Date of Graduation


Document Type


Degree Type



School of Medicine



Committee Chair

Visvanathan Ramamurthy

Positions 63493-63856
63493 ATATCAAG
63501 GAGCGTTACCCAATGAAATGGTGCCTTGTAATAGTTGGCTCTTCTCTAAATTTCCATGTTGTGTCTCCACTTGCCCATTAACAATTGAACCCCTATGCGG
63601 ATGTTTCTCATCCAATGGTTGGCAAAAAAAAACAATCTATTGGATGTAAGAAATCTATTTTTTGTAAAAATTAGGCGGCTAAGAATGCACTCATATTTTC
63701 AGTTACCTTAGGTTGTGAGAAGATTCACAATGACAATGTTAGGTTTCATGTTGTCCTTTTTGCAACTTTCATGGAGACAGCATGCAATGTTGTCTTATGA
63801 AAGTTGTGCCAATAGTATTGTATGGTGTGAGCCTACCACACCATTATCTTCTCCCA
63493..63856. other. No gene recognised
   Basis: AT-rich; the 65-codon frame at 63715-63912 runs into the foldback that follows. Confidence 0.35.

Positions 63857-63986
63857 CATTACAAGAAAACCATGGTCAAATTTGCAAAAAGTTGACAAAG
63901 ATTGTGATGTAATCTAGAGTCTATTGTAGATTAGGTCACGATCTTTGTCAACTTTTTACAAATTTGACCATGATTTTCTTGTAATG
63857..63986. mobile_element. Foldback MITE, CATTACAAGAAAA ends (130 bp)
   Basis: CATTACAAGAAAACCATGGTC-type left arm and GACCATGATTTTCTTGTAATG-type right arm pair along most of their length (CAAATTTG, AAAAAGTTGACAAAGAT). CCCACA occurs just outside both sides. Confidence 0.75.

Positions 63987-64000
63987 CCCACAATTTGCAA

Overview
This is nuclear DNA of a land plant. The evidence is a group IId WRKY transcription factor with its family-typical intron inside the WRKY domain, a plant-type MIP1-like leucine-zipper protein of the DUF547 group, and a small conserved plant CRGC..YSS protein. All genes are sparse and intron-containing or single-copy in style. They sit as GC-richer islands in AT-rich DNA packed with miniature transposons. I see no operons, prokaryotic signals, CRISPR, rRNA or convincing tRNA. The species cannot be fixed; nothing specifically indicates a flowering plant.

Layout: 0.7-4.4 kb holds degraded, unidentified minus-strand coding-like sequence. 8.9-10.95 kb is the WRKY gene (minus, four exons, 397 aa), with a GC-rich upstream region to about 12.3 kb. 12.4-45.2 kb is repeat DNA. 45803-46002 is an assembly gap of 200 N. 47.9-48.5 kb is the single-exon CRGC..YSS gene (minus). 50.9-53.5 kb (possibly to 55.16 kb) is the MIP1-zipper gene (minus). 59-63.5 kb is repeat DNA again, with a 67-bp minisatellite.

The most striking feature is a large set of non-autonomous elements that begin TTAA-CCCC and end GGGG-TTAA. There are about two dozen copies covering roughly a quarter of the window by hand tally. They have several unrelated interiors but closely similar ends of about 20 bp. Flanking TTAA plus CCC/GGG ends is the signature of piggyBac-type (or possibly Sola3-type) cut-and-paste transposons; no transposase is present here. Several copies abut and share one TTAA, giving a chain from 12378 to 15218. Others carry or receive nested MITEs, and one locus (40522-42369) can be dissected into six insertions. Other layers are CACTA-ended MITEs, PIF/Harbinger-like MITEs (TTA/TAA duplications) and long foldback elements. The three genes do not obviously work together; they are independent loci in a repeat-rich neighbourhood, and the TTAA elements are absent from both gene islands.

Prenylation is a posttranslational modification which adds a lipid, either a farnesyl or geranylgeranyl group, to the C-terminal cysteine of proteins ending in a "CAAX" motif. Two additional steps referred to as "CAAX" protein processing follow prenylation. First, the terminal three amino acids are cleaved by the endoprotease RAS converting enzyme1 (RCE1), then isoprenylcysteine methyltransferase (ICMT) adds a methyl group to the cysteine. While it is clear that the addition of the prenyl group is required for the association of proteins with membranes, the function of proteolysis and methylation is not obvious. Two lines of evidence suggest a critical role for "CAAX" protein processing, particularly in neurons. First, the brain has the highest methyltransferase activity of all tissues tested and second, mice lacking RCE1 or ICMT are embryonic lethal. The objective of this study is to investigate the importance of "CAAX" protein processing in a neuronal system. The two enzymes responsible for the processing steps were genetically eliminated from the developing retina to evaluate the role of proteolysis and methylation in the stability, assembly, and localization of retinal proteins.;Retinas lacking Rce1 were morphologically similar to littermate controls at early ages. However, by the time the mice open their eyes there is a reduction in the number of photoreceptor cell nuclei which continues until the entire photoreceptor cell layer has degenerated by adulthood. Degeneration is exclusive to photoreceptor cells as other downstream neurons in the retina do not exhibit any signs of cell death in the absence of RCE1-mediated endoproteolysis. The rod and cone photoreceptor neurons remaining at post-natal day (P) 14 do not function as measured by electroretinography (ERG). Our studies also reveal that phosphodiesterase 6 (PDE6), a prenylated heteromeric protein cannot be transported to the outer segment (OS) in the absence of Rce1. This is in contrast to other prenylated proteins, such as the G-protein transducin or rhodopsin kinase, which are transported normally. Our studies conclusively demonstrate that RCE1-mediated endoproteolysis is critical for proper functioning and stability of photoreceptor neurons and more specifically it is needed for transport of PDE6.;In contrast, retinas lacking Icmt showed much more subtle defects than those observed upon elimination of Rce1. Elimination of Icmt message was confirmed by qPCR. To our surprise, no developmental defects were observed even though Six3-Cre eliminates Icmt at early embryonic ages. The earliest noted defect was a reduction in the rod photoreceptor response as measured by ERG. Loss of rod function is likely a consequence of reduction of prenylated phototransduction proteins, PDE6, GRK1 and most dramatically, transducin. Transducin gamma-subunit levels were reduced by 90% in animals lacking Icmt. Interestingly, PDE6 reduction was not associated with a trafficking defect as observed in the conditional knockout of Rce1 in the retina.;These are the first direct investigations of "CAAX" protein processing in an in vivo neuronal system. This is significant because neurons are known to contain a large population of unknown methylated proteins and express "CAAX" processing enzymes at high levels. Our studies are the first to show that RCE1-mediated proteolysis is required for transport of PDE6. In contrast, studies using the conditional knockout of Icmt demonstrate that PDE6 does not require methyl esterification for transport. Our findings suggest the presence of a unique PDE6 transport pathway that is distinct from previously characterized phototransduction protein transport pathways. Another contribution of this research has been to demonstrate that the PDE6 holoenzyme is assembled in the inner segment of photoreceptor cells. Altogether, the results add to our basic understanding of the contributions of posttranslational modifications of proteins to cellular function.